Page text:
Carmine cements his opinion on the Boardwalk

I’m angrier than a beaver with a splinter in his tongue over all this talk about not using concrete on the Coney Island Boardwalk — and I’m not the only one! I can tell you right now that the thousands of three- and four-wheeled people that read this column religiously are being shortchanged by the insistence of a few dumb bipeds that we only use wood to keep the Boardwalk looking pretty.

Well, I got some news for you people: if it we’re up me, the Scara-Mix trucks would be pouring the cement posthaste!

And I’ve got a long, drawn-out story that explains why I am, as usual, righter than Glenn Beck! (And when I say “righter” in regards to Beck, I mean it in a ideological sense, not a “right-and-wrong” sense. Although when it comes to me, I would say I am right in a right-and-wrong sense, and left in a left-and-right sense. But I digress).

This past weekend Sharon and I spent a couple of days in Atlantic City, where we went on that famous Boardwalk to get one of my many favorite foods … Philadelphia pretzels from Ben and Jerry’s. Now you all know I’m a creature of habit, and that’s especially true when it comes to my Atlantic City jaunts … the first thing I do whenever I get there is pass “Go,” collect $200, and head to “BJs” to buy my 10 pretzels for about four bucks.

I know what you’re thinking: Carmine, what the heck are you going to do with 10 pretzels? The answer: eat them! Of course, even I can’t do that all at once — I’m not Takeru Kobayashi or Joey Chestnut or one of those high-speed, professional regurgitators, mind you (although some accuse me of having diarrhea of the mouth!). But those pit-bosses can be tight with the comps — even for a seasoned slot-jockey like yours truly — so I’ll keep the pretzels in Tornado’s satchel where one is always close by in case I get the urge to nosh (and that urge, as you’ve probably guessed, comes early and often).

I bring this to your attention because scooting the mile on Atlantic City’s BOARDwalk, (emphasis added) reminded me of the battle we’re having on Coney Island regarding the community’s objection to using concrete on our more famous Boardwalk.

Riding from the Taj to Bally’s, I was constantly avoiding boards that were a heck of a lot looser than the slots at the Borgata. You know, they say the shortest distance between two points is a straight line, but those bad boards had me and Tornado zigzagging so much we looked like we were performing in on of those hoity-toity equestrian events! By the time we made it to Bally’s, we got a round of applause and a score of seven and a half from the judges!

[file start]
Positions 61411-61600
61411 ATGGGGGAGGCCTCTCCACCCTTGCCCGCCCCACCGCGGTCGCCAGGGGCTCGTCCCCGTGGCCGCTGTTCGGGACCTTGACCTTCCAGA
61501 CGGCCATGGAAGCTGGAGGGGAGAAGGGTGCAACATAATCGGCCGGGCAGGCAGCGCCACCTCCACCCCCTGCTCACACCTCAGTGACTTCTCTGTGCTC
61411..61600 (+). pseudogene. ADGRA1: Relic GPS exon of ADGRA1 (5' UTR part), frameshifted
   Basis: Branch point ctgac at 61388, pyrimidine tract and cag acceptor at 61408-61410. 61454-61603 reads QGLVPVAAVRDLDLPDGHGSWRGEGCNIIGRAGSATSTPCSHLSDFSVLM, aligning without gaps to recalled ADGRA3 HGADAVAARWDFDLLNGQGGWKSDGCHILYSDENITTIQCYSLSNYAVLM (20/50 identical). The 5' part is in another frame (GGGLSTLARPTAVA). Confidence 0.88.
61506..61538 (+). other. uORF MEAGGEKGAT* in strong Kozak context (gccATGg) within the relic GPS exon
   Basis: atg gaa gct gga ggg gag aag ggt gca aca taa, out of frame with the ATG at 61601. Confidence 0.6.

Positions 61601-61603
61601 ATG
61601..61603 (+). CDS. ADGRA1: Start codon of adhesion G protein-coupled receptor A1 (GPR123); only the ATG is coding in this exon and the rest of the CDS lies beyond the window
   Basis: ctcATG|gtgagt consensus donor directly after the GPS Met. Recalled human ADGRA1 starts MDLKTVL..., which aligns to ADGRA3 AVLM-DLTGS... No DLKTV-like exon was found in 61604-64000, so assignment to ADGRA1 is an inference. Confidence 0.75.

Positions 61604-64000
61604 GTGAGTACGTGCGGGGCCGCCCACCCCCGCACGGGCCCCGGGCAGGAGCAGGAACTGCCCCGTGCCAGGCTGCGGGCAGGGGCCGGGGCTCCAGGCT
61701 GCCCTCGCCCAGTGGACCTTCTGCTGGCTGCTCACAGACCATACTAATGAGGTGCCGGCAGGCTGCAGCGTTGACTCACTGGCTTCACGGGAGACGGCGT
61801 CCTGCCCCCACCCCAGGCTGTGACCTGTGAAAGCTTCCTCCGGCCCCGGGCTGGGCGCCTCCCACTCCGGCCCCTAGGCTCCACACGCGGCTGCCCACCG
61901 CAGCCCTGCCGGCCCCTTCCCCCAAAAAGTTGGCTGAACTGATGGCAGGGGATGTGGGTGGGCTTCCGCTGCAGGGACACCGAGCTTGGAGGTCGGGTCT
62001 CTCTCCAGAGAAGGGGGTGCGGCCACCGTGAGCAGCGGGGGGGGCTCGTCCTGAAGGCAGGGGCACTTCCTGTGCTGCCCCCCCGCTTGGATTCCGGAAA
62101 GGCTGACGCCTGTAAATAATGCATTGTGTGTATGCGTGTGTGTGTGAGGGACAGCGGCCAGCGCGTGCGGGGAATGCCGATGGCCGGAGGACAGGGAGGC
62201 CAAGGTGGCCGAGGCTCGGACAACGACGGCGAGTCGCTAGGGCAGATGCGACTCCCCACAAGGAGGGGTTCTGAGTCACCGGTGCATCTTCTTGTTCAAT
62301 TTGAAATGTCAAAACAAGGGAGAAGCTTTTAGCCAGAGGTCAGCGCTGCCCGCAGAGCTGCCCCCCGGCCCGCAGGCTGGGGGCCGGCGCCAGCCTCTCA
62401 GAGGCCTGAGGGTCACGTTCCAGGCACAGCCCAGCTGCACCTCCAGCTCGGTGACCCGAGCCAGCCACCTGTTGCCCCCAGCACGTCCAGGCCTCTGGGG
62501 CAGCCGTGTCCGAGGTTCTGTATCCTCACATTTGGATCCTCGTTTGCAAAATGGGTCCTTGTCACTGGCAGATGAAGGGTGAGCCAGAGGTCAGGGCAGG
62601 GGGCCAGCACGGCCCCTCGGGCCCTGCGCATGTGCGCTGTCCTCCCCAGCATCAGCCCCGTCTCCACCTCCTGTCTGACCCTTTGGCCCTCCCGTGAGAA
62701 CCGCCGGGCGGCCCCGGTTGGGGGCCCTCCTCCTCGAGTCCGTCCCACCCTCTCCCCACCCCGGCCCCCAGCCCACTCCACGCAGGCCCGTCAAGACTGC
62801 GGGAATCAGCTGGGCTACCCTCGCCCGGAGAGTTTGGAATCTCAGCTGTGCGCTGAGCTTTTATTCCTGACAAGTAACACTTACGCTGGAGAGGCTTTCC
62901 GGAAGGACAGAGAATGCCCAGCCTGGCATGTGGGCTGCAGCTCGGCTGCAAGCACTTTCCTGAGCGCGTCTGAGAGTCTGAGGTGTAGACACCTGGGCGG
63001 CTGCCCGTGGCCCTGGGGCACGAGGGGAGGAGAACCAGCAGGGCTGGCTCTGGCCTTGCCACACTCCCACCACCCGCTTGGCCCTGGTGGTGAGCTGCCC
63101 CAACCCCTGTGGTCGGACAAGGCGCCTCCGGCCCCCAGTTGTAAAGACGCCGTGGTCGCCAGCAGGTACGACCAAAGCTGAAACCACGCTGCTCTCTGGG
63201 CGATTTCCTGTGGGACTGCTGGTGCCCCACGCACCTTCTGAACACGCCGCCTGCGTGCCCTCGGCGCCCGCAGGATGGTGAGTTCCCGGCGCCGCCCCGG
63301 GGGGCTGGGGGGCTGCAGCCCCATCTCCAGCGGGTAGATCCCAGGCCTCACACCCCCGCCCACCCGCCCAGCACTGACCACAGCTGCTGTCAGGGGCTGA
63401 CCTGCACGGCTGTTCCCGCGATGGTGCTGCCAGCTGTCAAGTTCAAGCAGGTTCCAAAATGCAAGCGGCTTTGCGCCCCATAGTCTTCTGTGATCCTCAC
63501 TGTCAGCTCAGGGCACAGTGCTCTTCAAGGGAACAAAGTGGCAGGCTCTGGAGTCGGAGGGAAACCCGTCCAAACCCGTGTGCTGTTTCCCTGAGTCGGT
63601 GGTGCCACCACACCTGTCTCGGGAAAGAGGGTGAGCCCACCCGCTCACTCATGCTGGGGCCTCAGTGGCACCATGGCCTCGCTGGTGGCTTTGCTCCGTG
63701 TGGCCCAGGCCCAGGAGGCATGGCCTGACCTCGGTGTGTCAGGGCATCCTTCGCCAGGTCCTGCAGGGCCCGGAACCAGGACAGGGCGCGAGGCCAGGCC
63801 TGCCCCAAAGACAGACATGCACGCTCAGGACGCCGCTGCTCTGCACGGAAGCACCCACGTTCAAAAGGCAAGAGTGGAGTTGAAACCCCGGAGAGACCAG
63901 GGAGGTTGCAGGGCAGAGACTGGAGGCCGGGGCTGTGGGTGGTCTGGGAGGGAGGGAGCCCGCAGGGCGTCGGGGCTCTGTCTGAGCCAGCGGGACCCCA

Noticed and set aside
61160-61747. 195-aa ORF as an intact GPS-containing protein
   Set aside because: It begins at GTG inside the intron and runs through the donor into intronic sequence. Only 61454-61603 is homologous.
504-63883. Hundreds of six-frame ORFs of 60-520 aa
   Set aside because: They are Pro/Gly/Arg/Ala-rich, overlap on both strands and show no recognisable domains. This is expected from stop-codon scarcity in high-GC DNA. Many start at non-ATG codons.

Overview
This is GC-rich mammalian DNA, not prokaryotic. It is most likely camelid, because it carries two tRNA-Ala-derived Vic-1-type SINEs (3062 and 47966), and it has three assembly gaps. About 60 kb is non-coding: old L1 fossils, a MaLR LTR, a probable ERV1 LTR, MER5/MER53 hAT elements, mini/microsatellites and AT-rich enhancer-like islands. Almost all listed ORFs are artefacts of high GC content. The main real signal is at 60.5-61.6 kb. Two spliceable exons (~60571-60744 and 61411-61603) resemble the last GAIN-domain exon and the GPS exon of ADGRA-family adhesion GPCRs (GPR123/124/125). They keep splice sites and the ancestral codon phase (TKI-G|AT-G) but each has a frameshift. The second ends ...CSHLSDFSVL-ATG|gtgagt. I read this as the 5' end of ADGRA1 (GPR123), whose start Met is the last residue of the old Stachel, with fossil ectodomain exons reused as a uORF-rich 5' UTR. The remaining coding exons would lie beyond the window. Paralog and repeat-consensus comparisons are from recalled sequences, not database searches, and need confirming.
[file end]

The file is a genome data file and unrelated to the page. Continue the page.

And that’s why I think this “Ban the Conrete” madness has got to stop: because wood stinks!

That’s right, the city is right for finally having the guts to put in a patio on the sand so that guys like me can scoot up and down without worrying about getting a flat tire or, worse, a wooden plank slamming us in the face like we’re some kind of cartoon character stepping on a rake!

I’ve been riding up and down the Boardwalk for years, and I know for a fact its best days are behind it. Heck, you can’t even go underneath it anymore to almost taste the hot dogs and french fries they sell — because they filled it in!

Look, you all know I’ve got a soft spot for nostalgia, and I’ll be the first to tell you that I remember what it was like walking under a cool, damp Boardwalk, passing the young lovers making out in the sand, seeing the perverts looking up between the cracks to catch a fleeting glimpse, and the admiring the pool bathers going to and from their lockers to swim in the ocean. (Yeah! That’s right! I admired them! You think there is something wrong with that?!).

So I consider myself an expert on Coney Island’s wooden Boardwalk.

But you know something else? For over 60 years the city never kept its beaches clean, its toilets functioning, or its Boardwalk sound. Worse, the city never kept up with modern technology — its lifeguards still use whistles and rowboats instead of what I prefer: megaphones and helicopters with pontoons.

Hello! Welcome to the 20th century!

And here’s another word to the wise: do you see any hotels on our famous beach?

I can give you the answer in one word: heck no!

And it’s a crying shame.

You know why? Because unlike the ugly dunes that separate the boardwalk from the beach and ocean in Atlantic City, Coney Island actually is a very beautiful beach. It’s just too bad that our city fathers ignore it every summer while they fly off to the Caribbean and sadistically hinder transportation to our own beach. I guess for our mayor, it’s easier to take a plane then a bus! Message to Bloomberg: it ain’t for the rest of us!

Now’s the point in the column where I bring up something totally irrelevant because my friend asked me to writhe about it. (Wow, I just spelled out “writhe” instead of “write,” but I think I’m going to leave that in. Let me look it up … sold!).

I mentioned in last week’s column the great Gateway Great Kills boondoggle in Staten Island, where 200 acres of a park has been closed because a contaminated box of hospital waste was illegally dumped there when the park was — just like most of the Rock — a landfill. What the heck is going on there? Who are these bureaucrats who make such bad decisions?

Back to the Boardwalk: I ask you, who is more dangerous: environmentalists and publicity seeking activists that find loopholes to close free concerts because of noise and force the city to continue using wood on the Boardwalk when we all know that Roman-engineered concrete lasts longer than anything — even without upkeep from government agencies that don’t know their noses from their toeses.

So back up those cement trucks now!

Screech at you next week!